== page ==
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Fish play fundamental role in reproducing mussels

A cache of clubshell and Northern riffleshell mussels are prepared for release into Big Darby Creek.
Sunday, September 1, 2013
Jim McCormac
At a glance, mussels seem uninteresting. Freshwater mussels — clams — look like rocks, and they lie partly buried in streambeds, out of sight and out of mind.

Yet these aquatic paperweights have one of the wildest reproductive strategies of any animal.
Luck, and helpful fish, must come together to make mussels. The male jettisons sperm into the water, which drifts downstream. Hopefully, a female mussel will filter the male’s sperm from the water. If so, she’ll produce larval clams known as glochidia.

And this is where things get downright bizarre.

Most mussels require fish hosts. To lure the fish into range, many species use incredible deceptive tactics. The mussel opens its shell and extends a flange of tissue called the mantle. The mantle’s edge resembles a small baitfish or other tasty-looking object. When an inquisitive fish investigates, the mussel blasts it with a barrage of glochidia, which attach to the fish’s gills.

The larval glochidia remain on the fish until partly grown, then drop off and embed in the stream bottom. There, they grow to maturity and might live a long life — sometimes more than a century.

Adult mussels filter-feed: They siphon water into their bodies and extract diatoms, algae and other tiny fare. In pre-settlement Ohio, when streams abounded with mussels, their collective masses probably played a big role in cleansing water.

European colonization soon brought tough times for mussels. In 1857, a pearl was found in a mussel in New Jersey; it was worth a princely sum. This sparked the Pearl Rush. Millions of mussels were yanked from streams, shucked and discarded by people lusting for pearls. In 1887, German immigrant Johann Boepple saw a new way to exploit mussels: He spawned a massive button trade in which mussel shells were hole-punched, and the round chads became shirt fasteners.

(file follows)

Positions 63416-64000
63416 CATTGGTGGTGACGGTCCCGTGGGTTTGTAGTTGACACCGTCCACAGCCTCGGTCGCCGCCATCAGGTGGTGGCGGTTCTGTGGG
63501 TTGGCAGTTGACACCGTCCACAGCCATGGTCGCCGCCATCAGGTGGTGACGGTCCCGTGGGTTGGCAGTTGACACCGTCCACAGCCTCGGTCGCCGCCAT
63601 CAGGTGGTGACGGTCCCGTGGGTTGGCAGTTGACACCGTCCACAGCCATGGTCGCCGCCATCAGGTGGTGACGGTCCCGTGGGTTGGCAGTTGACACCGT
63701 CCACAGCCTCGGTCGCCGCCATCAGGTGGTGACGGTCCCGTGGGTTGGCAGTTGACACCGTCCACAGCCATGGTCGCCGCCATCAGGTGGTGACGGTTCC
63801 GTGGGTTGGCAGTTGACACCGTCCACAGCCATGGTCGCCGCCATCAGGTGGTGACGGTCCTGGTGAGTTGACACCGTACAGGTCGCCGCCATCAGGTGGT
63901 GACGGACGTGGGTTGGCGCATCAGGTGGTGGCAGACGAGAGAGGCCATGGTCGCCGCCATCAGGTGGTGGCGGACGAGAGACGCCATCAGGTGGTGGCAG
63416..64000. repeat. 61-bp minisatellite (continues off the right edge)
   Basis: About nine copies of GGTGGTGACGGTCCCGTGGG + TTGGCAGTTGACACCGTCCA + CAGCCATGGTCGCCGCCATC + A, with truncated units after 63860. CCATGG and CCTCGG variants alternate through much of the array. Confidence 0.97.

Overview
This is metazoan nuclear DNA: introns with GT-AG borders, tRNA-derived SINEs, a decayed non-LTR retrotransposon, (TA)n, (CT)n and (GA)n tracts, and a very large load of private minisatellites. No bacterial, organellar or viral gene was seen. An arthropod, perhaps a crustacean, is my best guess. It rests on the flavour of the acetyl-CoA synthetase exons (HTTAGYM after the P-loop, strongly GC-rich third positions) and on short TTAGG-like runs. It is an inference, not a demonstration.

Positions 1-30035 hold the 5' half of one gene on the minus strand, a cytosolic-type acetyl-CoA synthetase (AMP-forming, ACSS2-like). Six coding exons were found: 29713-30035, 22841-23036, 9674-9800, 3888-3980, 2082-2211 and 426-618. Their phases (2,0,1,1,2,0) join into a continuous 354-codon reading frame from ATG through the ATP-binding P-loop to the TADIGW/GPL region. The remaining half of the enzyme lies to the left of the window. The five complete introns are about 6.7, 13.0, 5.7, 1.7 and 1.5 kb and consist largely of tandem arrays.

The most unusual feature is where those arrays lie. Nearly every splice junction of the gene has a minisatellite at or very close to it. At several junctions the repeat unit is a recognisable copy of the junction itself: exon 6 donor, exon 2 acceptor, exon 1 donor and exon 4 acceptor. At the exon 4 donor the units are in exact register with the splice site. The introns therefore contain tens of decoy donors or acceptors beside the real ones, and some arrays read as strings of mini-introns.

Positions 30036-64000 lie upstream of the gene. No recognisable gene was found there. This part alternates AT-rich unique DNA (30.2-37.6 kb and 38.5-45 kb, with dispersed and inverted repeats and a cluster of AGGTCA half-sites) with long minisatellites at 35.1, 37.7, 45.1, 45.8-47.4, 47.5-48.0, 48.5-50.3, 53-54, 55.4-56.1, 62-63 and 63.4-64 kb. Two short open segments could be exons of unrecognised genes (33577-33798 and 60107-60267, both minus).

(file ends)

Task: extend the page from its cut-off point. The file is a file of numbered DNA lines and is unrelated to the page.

Pearling and button-making ran their course, but the degradation of streams from large-scale land-use changes has not. Bottom-dwelling filter-feeders such as mussels have been severely affected, and many mussels are now imperiled. Of the 80 species found in Ohio, 28 are listed as endangered or threatened, 11 are extirpated (gone from Ohio) and six are extinct.

Stream conservation efforts have brought hope for mussels, and perhaps the best story involves Big Darby Creek. Land protection along the stream, most notably by Franklin County’s Metro Parks, has safeguarded water quality in the Darby and allowed restoration opportunities for rare mussels.

Mussels have their advocates, and the Ohio Division of Wildlife, Columbus Zoo and Aquarium, Ohio State University, U.S. Fish & Wildlife Service and other partners have collaborated to help. Experts from these organizations recently released 4,000 specimens of two endangered species: Northern riffleshell and clubshell. Once common in Big Darby’s drainage, they had almost vanished. Thanks to these efforts, healthy mussel populations should be purifying the Darby — and engaging in weird reproductive rituals.

Naturalist Jim McCormac writes a column for The Dispatch on the first and third Sundays of the month. He also writes about nature at

Learning more

The Freshwater Mussels of Ohio (Ohio State University, $78.80) belongs on the shelf of anyone interested in Ohio’s natural history. Published in 2009 and written by G. Thomas Watters, Michael A. Hoggarth and David H. Stansbery, the 421-page book is loaded with fascinating information.


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